It’s hard to pinpoint whether I started getting notable traffic because I had released myself from ill-formed inhibitions, or whether the growing stats made me realize self-consciousness was pointless because I no longer had any control over who might have been reading. Either way, I saw that I had a choice: say it how it was true for me and not care about how occasionally nonsensical, most often weird, and even sometimes bossy I might come off, or, well, that was the thing to do really because otherwise what would be the point?

Writing this blog is a labor of love for me, meaning that it’s an absurd amount of work and that the only way I’ve kept at it is because it offers me the chance to say it the way I think it needs to be said.

I want to inspire, motivate, amuse, entertain, and shame you all into changing (kidding, kidding). In order to do that, I have no choice but to keep it real, be aware not to cruelly offend, and have fun

If this blog has proven anything to me, it’s that the facets of you that make you the person you are–that magical combination of quirks, opinions, strengths and curiosities that exists within you and no one else–makes you remarkable. That is what allows others to connect with you and your message. 

If you’re under the impression that it’s best to pipe that authentic self down and strive to be unobjectionable, you’ve been misinformed.

We–the world–care what you have to say. We want to hear your unique perspective and we’ll love nothing more than knowing that voice is coming to us without having been overly censored. 

In a time when comparison to others is arguably easier than it ever has been, there is nothing so as important as being true to yourself.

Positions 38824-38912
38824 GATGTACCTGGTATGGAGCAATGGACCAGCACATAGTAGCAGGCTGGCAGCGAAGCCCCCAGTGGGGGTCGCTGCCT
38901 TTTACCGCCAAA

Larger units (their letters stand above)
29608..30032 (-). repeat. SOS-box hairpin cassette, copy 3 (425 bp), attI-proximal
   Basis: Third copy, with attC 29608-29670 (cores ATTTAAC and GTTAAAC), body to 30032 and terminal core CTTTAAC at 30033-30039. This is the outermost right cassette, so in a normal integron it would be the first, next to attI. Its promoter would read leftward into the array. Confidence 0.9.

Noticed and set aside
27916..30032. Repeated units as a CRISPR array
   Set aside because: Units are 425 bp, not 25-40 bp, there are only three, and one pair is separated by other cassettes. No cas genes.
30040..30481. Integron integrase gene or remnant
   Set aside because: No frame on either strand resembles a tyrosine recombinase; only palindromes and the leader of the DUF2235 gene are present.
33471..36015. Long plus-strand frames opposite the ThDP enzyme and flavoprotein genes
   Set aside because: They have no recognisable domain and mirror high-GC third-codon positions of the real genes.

Monday’s Meditation: On Why You Won’t Find Holiday Gift Guides On Live Simply

Monday, December 2, 2013

Tis the season for gift guides, and publications, bloggers, and practically anyone else with the means to put together a product collage in some format are putting them forth.

Since I began blogging, I’ve debated putting together Live Simply holiday gift guides. And then each year I’ve just let the opportunity slide right by, eventually telling myself that it was too late now anyway, Annie; all of the shoppers have already been guided to buy all of the gifts.

This year, once again, I considered it. I tossed it casually back and forth thinking, “I could do a mini one, I wouldn’t have to make it some big ordeal of a thing.” And then that thought would be promptly followed with “Uch. What an ordeal.” And so forth. 

The absence of holiday gift guides on Live Simply this year isn’t a reflection of my stance on holiday gift giving. I don’t feel the need to decry the commercialization of the holidays (mostly because society does a pretty reliable job making that evident all on its own). The reason is wholly more sympathetic; I honestly can’t imagine you need or want to see another gift guide, is really all it is.

If you’re like me, you feel like you’re getting it from every direction this time of year. It’s all presented in the context of being festive and fun and it is, mostly. But by the thirteenth such guide, it starts to feel like you’re being assaulted with retail and jolly chants of “buy, buy, buy!” 

So this year I’ll be refraining from putting out a Live Simply gift guide not because I believe you shouldn’t find and give wonderful gifts, but because I feel like what the world needs at this moment isn’t another person adding to the noise. True, maybe that means I’ll miss out on the plentiful affiliate dollars that others posting guides will reap. But that in itself is hardly incentive enough for me. I would rather this remain a place where you can come to for calm, for a respite from the norm. This is Live Simply, after all. 

I’m sorry if I’ll be disappointing some of you. I’m sorry if you were really counting on a “100 presents to buy your totally anal retentive mother-in-law.” You’ll just have to seek out a gift guide somewhere else. Not that you’ll have to, because you really can’t avoid them, no matter how hard you try. 

Live Simply is all year round. And also during the holidays.